My Point of View / By Rolando Larraz
Everyone has their own favorite newsperson; we also have our favorite writers. I, as a news junky who listen to the news and reads several newspapers from sunrise to sunset, can testify to that.
As funny as it might seem, one of the writers I don’t read is Wayne Allyn Root, even if I agree with him more times than I’d like to admit. But I have a friend who reads him religiously and forces me to listen to her telling me all about what he wrote, sometimes even reading his whole column in the daily newspaper to me.
I am lucky that I do not need money so badly that I’d be tempted to write for a newspaper I no longer respect. Heck, I never agree with John L. Smith on anything and yet read him when he was in the spot that Wayne Allyn Root is in today.
I don’t like Wayne Allyn Root because I don’t like people who think they’re better than me. Before Donald Trump became our duly elected president and made Wayne Allyn Root better known (not famous or well known, just better known) I invited him to be a guest on my radio show and he wanted to play big shot with me, but it didn’t work.
I sent Wayne Allyn Root an email inviting him to be a guest on my radio show and someone responded for him, pretending to be a “scheduling assistant,” asking me hundreds of stupid questions that I never answered because I was not going to be treated with disrespect.
I used to look forward to Sunday’s newspaper so I could read Thomas Mitchell, Glen Cook, and Vin Suprynowicz, someone whose last name I can’t pronounce, yet if I was going to try to pronounce it with my accent, it might sound like an obscene word. Those are my favorite writers: intelligent, honest and brave.
Tom Mitchell was the big shot at the daily newspaper; he made the decisions, he hired and fired newsmen and -women; he was the man of the hour, but when the Federal Agents working one of Jerry Burgess’s cases subpoenaed me, Tom Mitchel, the big shot of the daily newspaper, came down to the federal courthouse to watch the trial and to make sure I was treated equally with the other newsmen.
Tom Mitchell did not care if I spoke with an accent or not; Tom Mitchell did not care that I was not in his circle of intellectuals, co-workers or friends; I think he came down to the federal courthouse to make sure that I was treated fairly or he would write about it in his Sunday column.
He did help; I was never called to testify and my hours of interviews with Jerry Burgess all of a sudden became unimportant to the federal agents who for years have worked against Burgess because they were never able to crucify him for a kidnapping he never committed.
Just last year, a publicity stunt by the daily newspaper wasted two pages defiling Jerry Burgess, which made me laugh because not one word in that article was close to the truth.
Getting back on track with my favorite news writers, at the top of my list is my late friend Ned Day, the same Ned Day who destroyed the North Las Vegas Valley Times newspaper when publisher Bob Brown gave him the opportunity of his life. Ned Day’s reporting placed the North Las Vegas Valley Times on the map after Bob Brown bought the newspaper from my friend Adam Yacenda, publishing articles that no one else had the audacity to publish. It was a team effort; Ned Day wrote them and Bob Brown published them, only I wish he would have stayed with political corruption and away from those mob articles that I believe cost him his life, but that is another column.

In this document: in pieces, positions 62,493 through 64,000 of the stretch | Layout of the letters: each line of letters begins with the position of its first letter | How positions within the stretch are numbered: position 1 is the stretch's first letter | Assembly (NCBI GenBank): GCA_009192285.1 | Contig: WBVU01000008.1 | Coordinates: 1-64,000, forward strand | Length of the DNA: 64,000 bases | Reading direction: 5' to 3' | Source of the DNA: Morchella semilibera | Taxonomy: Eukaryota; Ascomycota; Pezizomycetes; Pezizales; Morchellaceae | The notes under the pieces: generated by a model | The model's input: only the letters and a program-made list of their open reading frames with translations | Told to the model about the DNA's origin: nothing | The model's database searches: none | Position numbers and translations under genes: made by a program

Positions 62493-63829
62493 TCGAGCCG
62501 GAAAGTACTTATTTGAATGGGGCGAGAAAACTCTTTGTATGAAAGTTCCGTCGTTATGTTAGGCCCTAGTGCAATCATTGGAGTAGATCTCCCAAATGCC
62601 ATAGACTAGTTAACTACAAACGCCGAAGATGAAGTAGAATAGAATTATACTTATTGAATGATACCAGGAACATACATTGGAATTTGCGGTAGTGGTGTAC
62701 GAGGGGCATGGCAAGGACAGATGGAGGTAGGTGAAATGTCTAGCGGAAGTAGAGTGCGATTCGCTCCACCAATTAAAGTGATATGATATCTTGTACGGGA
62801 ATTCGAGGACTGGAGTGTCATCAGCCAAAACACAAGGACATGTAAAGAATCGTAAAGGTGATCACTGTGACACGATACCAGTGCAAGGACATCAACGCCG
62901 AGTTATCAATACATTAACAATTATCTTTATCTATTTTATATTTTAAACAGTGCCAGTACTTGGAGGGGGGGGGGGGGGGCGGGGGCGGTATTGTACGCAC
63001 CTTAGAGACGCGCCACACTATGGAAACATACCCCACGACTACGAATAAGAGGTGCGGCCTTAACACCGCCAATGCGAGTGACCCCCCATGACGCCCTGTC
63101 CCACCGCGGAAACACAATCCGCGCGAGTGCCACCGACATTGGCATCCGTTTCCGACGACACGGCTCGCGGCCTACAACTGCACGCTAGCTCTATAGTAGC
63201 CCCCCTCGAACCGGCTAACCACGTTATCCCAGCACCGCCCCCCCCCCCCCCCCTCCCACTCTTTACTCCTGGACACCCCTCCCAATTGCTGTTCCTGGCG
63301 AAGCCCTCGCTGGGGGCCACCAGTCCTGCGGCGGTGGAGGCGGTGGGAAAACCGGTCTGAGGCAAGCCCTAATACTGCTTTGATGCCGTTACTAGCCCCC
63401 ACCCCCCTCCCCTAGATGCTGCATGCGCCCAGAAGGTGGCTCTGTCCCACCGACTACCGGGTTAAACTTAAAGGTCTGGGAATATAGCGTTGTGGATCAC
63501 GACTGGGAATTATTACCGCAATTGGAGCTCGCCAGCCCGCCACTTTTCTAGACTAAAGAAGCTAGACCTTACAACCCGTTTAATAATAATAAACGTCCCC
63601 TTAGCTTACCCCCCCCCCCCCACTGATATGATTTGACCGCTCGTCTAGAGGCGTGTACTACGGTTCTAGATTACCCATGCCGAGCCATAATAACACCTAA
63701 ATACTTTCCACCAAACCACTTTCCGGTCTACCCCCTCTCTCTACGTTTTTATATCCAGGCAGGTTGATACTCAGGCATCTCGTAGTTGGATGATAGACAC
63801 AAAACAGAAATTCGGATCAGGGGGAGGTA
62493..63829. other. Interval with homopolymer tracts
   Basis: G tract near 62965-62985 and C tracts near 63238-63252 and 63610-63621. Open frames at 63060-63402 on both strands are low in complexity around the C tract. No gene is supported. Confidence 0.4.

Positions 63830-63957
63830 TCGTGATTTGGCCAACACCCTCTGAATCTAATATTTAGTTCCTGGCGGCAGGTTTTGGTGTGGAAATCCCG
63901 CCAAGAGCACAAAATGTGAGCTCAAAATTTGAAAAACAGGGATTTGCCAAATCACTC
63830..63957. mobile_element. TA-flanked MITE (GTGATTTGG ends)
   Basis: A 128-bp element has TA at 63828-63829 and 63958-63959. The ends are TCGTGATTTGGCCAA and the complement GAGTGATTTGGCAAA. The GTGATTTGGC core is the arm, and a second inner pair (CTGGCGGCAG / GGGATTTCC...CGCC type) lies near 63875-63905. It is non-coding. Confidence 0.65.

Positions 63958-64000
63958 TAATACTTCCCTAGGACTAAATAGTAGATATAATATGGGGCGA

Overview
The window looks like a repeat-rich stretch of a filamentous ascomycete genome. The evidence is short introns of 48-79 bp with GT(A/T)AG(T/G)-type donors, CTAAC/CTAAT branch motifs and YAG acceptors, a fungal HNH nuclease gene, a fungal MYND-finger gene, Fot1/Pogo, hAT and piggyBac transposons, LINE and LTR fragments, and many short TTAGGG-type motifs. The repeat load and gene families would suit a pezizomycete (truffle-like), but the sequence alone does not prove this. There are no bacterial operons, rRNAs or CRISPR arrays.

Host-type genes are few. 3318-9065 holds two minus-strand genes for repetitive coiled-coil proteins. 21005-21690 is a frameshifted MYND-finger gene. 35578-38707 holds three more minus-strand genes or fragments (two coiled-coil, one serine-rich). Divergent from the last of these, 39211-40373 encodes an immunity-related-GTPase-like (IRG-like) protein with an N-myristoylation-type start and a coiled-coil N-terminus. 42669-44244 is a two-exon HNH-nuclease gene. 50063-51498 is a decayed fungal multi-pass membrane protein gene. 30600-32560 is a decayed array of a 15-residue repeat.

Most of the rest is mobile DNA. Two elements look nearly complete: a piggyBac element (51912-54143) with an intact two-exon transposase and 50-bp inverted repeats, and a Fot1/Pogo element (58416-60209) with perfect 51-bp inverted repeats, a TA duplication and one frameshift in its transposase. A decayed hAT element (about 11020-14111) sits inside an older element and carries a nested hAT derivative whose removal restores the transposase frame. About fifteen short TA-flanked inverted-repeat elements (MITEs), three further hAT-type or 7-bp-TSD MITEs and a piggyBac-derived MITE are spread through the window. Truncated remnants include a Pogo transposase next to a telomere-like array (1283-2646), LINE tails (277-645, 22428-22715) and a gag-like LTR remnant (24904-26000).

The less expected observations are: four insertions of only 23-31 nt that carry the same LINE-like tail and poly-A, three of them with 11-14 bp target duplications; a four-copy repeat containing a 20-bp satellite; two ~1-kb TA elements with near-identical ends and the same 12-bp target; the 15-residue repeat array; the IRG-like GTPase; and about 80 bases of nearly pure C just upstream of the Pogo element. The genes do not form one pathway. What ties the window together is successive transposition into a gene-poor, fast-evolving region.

I don’t remember how I met Ned Day but it was back in Milwaukee, Wisconsin, where he and his then-wife Julie lived; but one time, while I was passing by, we went to dinner with the Days and we ended up in their home where they graciously hosted us.
As always, politics, news, and journalism took center stage in our conversations, and — I’ll never forget it — out of the blue, Ned said to me “You write too much,”
“Do you mean I talk too much?” I asked him, and he responded, “No, no. You talk fine, but you write too long for your columns, editorials or commentaries that should be more precise.”
I insisted on digging out his opinion about me writing “too much,” and he — against his wife’s opinion — pleased me and went further into the issue of me writing too much.
“When writing an editorial, a column or a commentary,” he said, “one needs to get to the point, precisely, so the reader does not lose the train of thought. I read an editorial by you in Runway Magazine and while it was good it was too long and by the time I finished reading it, I had to go back to the beginning to remind myself what the topic was.”
I used to write two thousand words and after my trip to Milwaukee, I went down to half of that and now I try to stay within eight hundred or so words or I write two columns on the same topic. Thank you, Ned Day; even after death, you’re still my favorite in the business that we have chosen.
My name is Rolando Larraz, and as always, I approved this column.
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Rolando Larraz is Editor in Chief of the Las Vegas Tribune. His column appears weekly in this newspaper. To contact Rolando Larraz, email him
at: Rlarraz@lasvegastribune.com or at 702-272-4634.